Additionally, the conceptual simplicity of experiments serves to make the evidence that they provide easier for non-specialists to understand and, as a result, more convincing to them. As well-known economist Gary Burtless explained: “Because policymakers can easily grasp the findings and significance of a simple experiment, they concentrate on the implications of the results for changing public policy … Politicians are more likely to act on results they find convincing” . Most people understand how randomization leads to a compelling case for causality, especially in experiments that do not embody too many of the limitations discussed below.
Moreover, experiments reduce the potential for conscious or unconscious researcher bias to affect impact estimates. Researchers applying non-experimental methods typically have more degrees of freedom in choosing how to conduct their analysis. For example, in an evaluation using matching methods, the researcher chooses both the set of matching variables and details of the matching procedure. Choices that lead to substantively meaningful differences in the estimated impacts may appear equally plausible to even expert readers, as in the CETA evaluations mentioned above. Experiments do not make manipulation impossible, but they typically reduce the potential for it.
Finally, experiments have important knowledge spillovers. One large and growing literature uses experimental impacts as benchmarks for examining the performance of alternative combinations of non-experimental methods and data. For example, a set of papers uses the experimental findings from the US JTPA experiment to study various aspects of non-experimental evaluation design . These include the value of particular types of conditioning variables, the choice between comparing outcome trends and outcome levels, and the choice of whether or not to locate comparison groups in the same local labor markets as participants. By comparing non-experimental estimates obtained using different econometric methods, different comparison group data, and different sets of conditioning variables to the experimental estimates, these studies provide evidence on what works and what does not, and this evidence has proven valuable in more recent non-experimental evaluations. Because the higher financial and political costs of experiments mean they will never fully displace non-experimental evaluations, using experiments to learn about how to design more compelling non-experimental evaluations represents an important contribution.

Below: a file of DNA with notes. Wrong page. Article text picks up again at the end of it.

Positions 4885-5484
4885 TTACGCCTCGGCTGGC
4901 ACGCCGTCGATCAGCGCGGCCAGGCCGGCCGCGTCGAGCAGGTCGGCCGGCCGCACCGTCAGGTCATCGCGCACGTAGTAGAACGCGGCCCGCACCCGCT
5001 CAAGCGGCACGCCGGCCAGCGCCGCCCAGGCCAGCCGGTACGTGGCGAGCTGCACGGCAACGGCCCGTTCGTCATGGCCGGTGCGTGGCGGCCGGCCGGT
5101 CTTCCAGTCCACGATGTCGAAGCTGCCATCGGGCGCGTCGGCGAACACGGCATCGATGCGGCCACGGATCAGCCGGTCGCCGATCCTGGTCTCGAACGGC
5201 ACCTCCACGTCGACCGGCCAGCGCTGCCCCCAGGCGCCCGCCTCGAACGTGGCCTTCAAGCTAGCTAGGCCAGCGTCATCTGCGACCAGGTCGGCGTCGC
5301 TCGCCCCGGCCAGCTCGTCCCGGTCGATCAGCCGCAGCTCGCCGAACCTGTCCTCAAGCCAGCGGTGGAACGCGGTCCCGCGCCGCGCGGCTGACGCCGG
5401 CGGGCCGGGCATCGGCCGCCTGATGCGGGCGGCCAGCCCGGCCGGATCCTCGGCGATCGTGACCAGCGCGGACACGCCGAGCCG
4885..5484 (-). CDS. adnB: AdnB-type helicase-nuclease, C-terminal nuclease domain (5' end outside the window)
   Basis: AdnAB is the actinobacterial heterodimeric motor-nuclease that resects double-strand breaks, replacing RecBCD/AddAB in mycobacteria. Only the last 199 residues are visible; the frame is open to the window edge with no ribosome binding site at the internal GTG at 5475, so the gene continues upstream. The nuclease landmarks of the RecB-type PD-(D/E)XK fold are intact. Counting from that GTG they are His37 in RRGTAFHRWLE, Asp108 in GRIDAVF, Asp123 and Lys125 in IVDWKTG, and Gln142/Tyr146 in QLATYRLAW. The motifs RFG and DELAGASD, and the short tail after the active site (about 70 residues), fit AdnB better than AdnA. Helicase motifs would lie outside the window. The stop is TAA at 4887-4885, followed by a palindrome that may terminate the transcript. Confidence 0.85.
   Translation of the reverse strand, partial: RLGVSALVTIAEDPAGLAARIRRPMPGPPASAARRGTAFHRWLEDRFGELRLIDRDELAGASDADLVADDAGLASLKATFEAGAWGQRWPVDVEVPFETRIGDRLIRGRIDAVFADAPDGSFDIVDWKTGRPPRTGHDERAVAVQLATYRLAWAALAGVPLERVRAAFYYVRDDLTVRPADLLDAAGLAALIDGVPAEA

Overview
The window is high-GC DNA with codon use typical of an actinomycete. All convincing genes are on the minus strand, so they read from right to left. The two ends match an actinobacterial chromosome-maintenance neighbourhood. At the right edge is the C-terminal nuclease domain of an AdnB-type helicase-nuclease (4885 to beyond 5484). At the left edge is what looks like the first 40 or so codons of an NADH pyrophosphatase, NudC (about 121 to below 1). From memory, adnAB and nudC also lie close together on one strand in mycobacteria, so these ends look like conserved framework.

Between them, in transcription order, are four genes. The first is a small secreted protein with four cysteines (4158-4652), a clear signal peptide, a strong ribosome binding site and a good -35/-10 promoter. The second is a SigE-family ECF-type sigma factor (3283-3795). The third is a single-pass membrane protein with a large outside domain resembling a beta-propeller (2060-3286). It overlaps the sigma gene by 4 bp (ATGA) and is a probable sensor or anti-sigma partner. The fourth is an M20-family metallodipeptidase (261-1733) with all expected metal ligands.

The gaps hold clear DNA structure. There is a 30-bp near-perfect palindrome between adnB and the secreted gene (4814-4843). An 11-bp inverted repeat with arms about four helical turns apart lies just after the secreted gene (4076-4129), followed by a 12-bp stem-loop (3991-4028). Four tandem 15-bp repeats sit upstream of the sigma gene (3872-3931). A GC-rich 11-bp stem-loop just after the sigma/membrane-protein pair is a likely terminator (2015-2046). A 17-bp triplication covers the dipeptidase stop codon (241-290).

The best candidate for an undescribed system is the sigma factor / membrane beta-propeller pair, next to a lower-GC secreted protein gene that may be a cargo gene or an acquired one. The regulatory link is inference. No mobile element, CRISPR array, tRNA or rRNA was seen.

Potential drawbacks to the use of experiments in program evaluation
Despite their clear benefits, experiments have some unique features relative to non-experimental program evaluations that can lead them to produce inferior estimates. In addition, random assignment may exacerbate problems that also arise in some non-experimental evaluations. However, not all of the drawbacks apply to all experimental designs, and most limit “external validity,” which is the ability to generalize the experimental findings to other populations, rather than “internal validity,” which is the causal interpretation for those actually randomized.
First, consider the interpretational issues that arise when not everyone in the treatment group receives the program, and/or some individuals in the experimental control group receive it or some similar program (despite the specific intention that they should not). Some individuals assigned to the treatment group may fail to participate (“no-shows”), or to participate fully (“dropouts”). No-shows (and dropouts) may arise because treatment group members find a job, or move, or go to jail, or just learn more about a voluntary program and decide they do not like it. Similarly, control group members may defeat the experimental protocol by enrolling in the program, or, more commonly, they may receive the same, or similar, services from another source or with alternative funding; the literature calls this “control group substitution.” The potential for no-shows and dropouts depends on features of the experimental design, e.g. the temporal lag between random assignment and service receipt, and on the nature of the treatment. Treatments that manipulate the budget set (e.g. an earnings subsidy) usually do not have these issues, because individuals receive them no matter what, while treatments that involve service receipt typically do. Control group substitution also depends on the programmatic environment: centralized environments where only one agency provides a given service type will have less of it. Empirically, many experimental evaluations exhibit treatment group no-shows (and dropouts) and control group participation in the same or similar programs at substantively relevant levels .
The literature offers two main approaches to deal with this assignment issue. The first approach reinterprets the experimental contrast—the difference in mean observed outcomes between the experimental treatment group and the experimental control group—as the mean impact of the offer of treatment rather than the receipt of treatment. The literature calls this the “intention to treat” (ITT) parameter. In the context of a voluntary program, where the government can offer the program but not require it, the mean impact of the offer answers a relevant policy question: “What is the mean impact of adding one option to the set of programs already available?” That answer may differ quite substantially from the policy question that gets answered in an experiment wherein every treatment group member gets treated and no control group members do, namely: “What is the mean impact of treatment versus no treatment?”